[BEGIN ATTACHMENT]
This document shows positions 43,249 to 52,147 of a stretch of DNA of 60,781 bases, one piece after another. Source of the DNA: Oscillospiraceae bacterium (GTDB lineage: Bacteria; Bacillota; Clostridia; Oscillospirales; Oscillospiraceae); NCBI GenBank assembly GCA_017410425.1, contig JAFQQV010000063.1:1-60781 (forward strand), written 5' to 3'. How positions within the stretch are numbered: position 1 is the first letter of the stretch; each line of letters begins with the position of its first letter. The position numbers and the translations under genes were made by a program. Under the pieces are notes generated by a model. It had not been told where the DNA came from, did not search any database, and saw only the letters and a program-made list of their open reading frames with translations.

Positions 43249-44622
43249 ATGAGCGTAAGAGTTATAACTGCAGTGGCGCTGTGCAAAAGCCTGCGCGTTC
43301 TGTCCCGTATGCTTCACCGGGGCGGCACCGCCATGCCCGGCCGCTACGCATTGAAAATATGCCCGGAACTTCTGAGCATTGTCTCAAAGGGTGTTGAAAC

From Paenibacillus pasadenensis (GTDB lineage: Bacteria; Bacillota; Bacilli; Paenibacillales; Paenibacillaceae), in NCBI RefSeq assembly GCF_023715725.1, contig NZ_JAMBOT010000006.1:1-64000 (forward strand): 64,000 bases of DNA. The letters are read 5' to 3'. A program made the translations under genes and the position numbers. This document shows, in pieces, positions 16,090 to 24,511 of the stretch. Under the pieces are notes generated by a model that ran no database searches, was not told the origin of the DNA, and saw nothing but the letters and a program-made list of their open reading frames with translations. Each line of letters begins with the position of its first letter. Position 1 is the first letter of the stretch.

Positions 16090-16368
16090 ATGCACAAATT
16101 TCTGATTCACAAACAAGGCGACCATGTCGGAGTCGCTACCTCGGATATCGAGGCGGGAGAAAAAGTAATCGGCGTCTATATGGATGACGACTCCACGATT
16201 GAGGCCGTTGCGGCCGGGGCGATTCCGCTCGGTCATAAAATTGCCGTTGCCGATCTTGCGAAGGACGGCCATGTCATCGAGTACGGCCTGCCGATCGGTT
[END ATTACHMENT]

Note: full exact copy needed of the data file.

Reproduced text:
This document shows positions 43,249 to 52,147 of a stretch of DNA of 60,781 bases, one piece after another. Source of the DNA: Oscillospiraceae bacterium (GTDB lineage: Bacteria; Bacillota; Clostridia; Oscillospirales; Oscillospiraceae); NCBI GenBank assembly GCA_017410425.1, contig JAFQQV010000063.1:1-60781 (forward strand), written 5' to 3'. How positions within the stretch are numbered: position 1 is the first letter of the stretch; each line of letters begins with the position of its first letter. The position numbers and the translations under genes were made by a program. Under the pieces are notes generated by a model. It had not been told where the DNA came from, did not search any database, and saw only the letters and a program-made list of their open reading frames with translations.

Positions 43249-44622
43249 ATGAGCGTAAGAGTTATAACTGCAGTGGCGCTGTGCAAAAGCCTGCGCGTTC
43301 TGTCCCGTATGCTTCACCGGGGCGGCACCGCCATGCCCGGCCGCTACGCATTGAAAATATGCCCGGAACTTCTGAGCATTGTCTCAAAGGGTGTTGAAAC

From Paenibacillus pasadenensis (GTDB lineage: Bacteria; Bacillota; Bacilli; Paenibacillales; Paenibacillaceae), in NCBI RefSeq assembly GCF_023715725.1, contig NZ_JAMBOT010000006.1:1-64000 (forward strand): 64,000 bases of DNA. The letters are read 5' to 3'. A program made the translations under genes and the position numbers. This document shows, in pieces, positions 16,090 to 24,511 of the stretch. Under the pieces are notes generated by a model that ran no database searches, was not told the origin of the DNA, and saw nothing but the letters and a program-made list of their open reading frames with translations. Each line of letters begins with the position of its first letter. Position 1 is the first letter of the stretch.

Positions 16090-16368
16090 ATGCACAAATT
16101 TCTGATTCACAAACAAGGCGACCATGTCGGAGTCGCTACCTCGGATATCGAGGCGGGAGAAAAAGTAATCGGCGTCTATATGGATGACGACTCCACGATT
16201 GAGGCCGTTGCGGCCGGGGCGATTCCGCTCGGTCATAAAATTGCCGTTGCCGATCTTGCGAAGGACGGCCATGTCATCGAGTACGGCCTGCCGATCGGTT